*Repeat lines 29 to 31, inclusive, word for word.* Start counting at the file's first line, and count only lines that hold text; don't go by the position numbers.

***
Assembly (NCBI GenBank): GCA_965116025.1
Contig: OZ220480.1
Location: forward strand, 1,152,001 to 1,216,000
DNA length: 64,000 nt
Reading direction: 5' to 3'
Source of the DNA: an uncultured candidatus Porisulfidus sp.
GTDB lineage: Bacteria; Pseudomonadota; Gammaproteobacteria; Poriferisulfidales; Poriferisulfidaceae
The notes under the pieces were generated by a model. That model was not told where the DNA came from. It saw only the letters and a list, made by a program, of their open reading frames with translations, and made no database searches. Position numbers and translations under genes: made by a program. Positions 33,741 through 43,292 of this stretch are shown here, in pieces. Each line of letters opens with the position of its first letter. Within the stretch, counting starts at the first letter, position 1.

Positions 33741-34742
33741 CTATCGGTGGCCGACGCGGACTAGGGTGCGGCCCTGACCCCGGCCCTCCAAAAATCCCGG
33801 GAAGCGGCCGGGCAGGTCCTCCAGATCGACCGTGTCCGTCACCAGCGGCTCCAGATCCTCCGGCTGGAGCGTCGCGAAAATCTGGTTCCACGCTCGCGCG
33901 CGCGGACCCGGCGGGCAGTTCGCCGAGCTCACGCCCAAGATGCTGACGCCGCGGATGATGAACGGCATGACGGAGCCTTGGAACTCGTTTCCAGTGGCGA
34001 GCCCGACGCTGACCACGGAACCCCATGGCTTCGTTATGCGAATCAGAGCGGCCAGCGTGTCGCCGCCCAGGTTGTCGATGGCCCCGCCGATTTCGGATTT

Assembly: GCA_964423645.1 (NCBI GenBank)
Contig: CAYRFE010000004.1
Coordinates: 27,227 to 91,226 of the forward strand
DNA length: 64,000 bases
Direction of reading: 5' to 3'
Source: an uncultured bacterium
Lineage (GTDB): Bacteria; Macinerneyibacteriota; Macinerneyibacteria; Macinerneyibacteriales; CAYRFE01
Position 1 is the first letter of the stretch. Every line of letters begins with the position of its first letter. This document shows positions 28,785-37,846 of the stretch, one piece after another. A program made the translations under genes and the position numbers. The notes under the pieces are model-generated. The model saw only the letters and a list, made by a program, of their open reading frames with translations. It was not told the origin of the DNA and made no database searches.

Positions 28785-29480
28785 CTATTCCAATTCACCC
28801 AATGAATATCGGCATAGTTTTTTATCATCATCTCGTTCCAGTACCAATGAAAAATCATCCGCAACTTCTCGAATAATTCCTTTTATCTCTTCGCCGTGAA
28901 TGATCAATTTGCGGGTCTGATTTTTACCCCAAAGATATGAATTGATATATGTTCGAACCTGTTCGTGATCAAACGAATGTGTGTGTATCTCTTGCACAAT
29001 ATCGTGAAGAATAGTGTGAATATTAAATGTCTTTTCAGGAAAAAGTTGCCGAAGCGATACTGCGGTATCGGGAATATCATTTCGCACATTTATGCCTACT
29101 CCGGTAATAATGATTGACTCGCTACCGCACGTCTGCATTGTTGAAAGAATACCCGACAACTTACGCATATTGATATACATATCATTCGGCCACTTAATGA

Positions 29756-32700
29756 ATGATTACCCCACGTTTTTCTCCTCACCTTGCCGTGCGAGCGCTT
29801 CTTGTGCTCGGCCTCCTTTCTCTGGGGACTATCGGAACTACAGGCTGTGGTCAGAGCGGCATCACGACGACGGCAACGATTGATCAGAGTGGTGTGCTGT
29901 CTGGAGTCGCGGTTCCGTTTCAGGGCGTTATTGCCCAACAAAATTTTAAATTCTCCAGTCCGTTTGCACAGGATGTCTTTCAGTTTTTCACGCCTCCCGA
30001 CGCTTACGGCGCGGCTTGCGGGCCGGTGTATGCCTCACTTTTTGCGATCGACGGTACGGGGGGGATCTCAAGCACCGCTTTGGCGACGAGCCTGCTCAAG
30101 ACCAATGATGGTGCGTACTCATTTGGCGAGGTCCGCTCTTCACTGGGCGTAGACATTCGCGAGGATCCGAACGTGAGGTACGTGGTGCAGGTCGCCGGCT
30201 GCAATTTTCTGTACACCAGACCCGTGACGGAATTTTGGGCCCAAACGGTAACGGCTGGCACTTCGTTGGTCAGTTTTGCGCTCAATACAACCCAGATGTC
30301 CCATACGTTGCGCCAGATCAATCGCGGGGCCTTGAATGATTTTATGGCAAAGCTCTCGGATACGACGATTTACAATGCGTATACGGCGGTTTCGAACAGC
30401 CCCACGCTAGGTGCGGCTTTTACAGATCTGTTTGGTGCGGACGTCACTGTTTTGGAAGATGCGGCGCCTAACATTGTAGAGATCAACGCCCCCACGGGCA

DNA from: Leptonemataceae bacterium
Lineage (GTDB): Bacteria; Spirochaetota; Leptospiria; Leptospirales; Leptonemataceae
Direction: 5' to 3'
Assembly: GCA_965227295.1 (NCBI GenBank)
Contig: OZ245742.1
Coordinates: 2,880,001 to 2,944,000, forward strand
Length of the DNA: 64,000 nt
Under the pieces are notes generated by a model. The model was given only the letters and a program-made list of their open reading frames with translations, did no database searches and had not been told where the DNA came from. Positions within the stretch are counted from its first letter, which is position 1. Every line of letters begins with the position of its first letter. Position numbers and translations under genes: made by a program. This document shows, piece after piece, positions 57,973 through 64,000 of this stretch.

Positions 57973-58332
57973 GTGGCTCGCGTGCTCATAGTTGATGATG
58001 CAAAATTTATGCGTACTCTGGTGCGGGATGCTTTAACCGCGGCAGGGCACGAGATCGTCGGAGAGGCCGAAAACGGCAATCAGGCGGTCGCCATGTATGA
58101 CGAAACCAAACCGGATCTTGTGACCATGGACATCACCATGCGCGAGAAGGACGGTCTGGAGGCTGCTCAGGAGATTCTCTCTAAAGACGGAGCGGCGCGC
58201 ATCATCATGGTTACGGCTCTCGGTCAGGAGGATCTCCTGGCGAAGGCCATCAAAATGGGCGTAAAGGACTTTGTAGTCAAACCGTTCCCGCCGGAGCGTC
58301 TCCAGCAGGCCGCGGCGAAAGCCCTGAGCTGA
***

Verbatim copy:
29756 ATGATTACCCCACGTTTTTCTCCTCACCTTGCCGTGCGAGCGCTT
29801 CTTGTGCTCGGCCTCCTTTCTCTGGGGACTATCGGAACTACAGGCTGTGGTCAGAGCGGCATCACGACGACGGCAACGATTGATCAGAGTGGTGTGCTGT
29901 CTGGAGTCGCGGTTCCGTTTCAGGGCGTTATTGCCCAACAAAATTTTAAATTCTCCAGTCCGTTTGCACAGGATGTCTTTCAGTTTTTCACGCCTCCCGA